Did Joseph Wilson Out His Wife? March 17, 2007Posted by nukemhill in WoT.
Here’s an article at Sweetness & Light contending that Joseph Wilson was actually the one who outed his wife, Valerie Plame Wilson, as an analyst at the CIA. A chronology of events is discussed, wherein Wilson’s attempts at discrediting Bush, et al, are put in context. The primary claim is that Wilson, in a fit of pique, after being identified as a ‘low level diplomat’, ran around to various Democratic entities, and news agencies, and gave his case as an important player, using his wife’s position as evidence, speaking ‘truth to power’, to cop a phrase.
It’s a pretty damning chronology, and there is lots of circumstantial evidence to support the claim, but nothing direct, at least not at first glance. If the current investigation by the Dems on the Hill were anything more than a sham, then they’d attempt to track down the various parties involved, put them under oath, and ask relevant questions about Wilson’s contacts, and what he said to them. It’ll never happen though, because they’re not interested in the truth. It’s all about show, and attempting to discredit Bush even more. Bush has lots to answer to, but lying about WMDs isn’t one of them. Wilson has done more to damage the credibility of this country than any single individual in recent history. His name should be stricken from all of the records.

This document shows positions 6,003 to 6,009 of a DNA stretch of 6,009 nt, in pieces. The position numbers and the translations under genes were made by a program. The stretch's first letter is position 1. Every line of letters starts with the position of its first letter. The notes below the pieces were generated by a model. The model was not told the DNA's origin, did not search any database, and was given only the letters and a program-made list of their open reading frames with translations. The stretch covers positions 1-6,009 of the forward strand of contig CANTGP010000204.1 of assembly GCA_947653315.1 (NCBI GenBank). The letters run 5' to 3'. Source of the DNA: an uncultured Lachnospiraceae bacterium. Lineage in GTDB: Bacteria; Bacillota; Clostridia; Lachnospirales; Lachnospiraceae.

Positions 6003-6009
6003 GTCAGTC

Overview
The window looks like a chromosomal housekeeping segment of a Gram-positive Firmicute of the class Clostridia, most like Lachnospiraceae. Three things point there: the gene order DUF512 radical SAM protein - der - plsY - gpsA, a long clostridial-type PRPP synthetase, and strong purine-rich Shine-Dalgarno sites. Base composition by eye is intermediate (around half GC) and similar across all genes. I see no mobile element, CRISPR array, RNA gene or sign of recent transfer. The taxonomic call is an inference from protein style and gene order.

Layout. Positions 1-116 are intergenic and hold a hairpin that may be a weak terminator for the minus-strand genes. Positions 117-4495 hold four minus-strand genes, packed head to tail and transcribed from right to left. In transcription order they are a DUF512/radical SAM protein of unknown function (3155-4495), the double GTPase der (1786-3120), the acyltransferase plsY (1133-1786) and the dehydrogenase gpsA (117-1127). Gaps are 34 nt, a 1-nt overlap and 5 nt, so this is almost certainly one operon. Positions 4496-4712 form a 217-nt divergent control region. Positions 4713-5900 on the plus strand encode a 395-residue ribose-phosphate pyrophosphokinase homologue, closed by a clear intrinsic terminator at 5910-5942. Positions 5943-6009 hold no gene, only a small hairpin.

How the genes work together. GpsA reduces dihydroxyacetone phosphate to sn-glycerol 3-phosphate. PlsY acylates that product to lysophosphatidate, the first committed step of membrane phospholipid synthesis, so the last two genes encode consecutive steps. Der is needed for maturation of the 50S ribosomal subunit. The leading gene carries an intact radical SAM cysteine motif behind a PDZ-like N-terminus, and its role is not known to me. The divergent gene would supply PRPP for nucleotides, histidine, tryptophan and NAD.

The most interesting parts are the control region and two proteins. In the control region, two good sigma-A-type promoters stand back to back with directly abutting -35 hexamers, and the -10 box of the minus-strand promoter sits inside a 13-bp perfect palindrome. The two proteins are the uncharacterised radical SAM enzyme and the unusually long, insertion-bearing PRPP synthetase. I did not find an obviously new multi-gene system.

MORE (2007-03-19): National Review:
One thing worth adding to Byron’s good piece this morning: Bob Novak has consistently maintained that when he referred to Plame as a “CIA operative” in his column he did not mean to imply she was covert – on the contrary, he would not have named her had he believed that. I see no reason to doubt Novak on this.
And surely Novak’s source, Richard Armitage, would not knowingly reveal the name of a CIA agent he believed had covert status. Armitage may be a gossip but he is not a traitor: He would not intentionally do anything that might endanger the lives of American spies and their contacts.
So I ask again: If Armitage and Novak did not believe Plame was (or had formerly been) undercover, where did that idea come from? The answer: It was first raised in a story by the Nation’s David Corn. And the only source named in that story is Joe Wilson, who had a close relation with Corn and with the Nation.
Does this suggest it was really Wilson who exposed his wife’s covert status and did so, in league with Corn, as a way to damage the White House? If there’s a more logical or likely interpretation of the facts as we now know then, I haven’t heard it. [Emphasis mine]
Again, circumstantial evidence. And relying on the word of Novak and Armitage may not be exactly sound. But it’s all consistent. I believe Wilson’s to blame. Good job, Joe.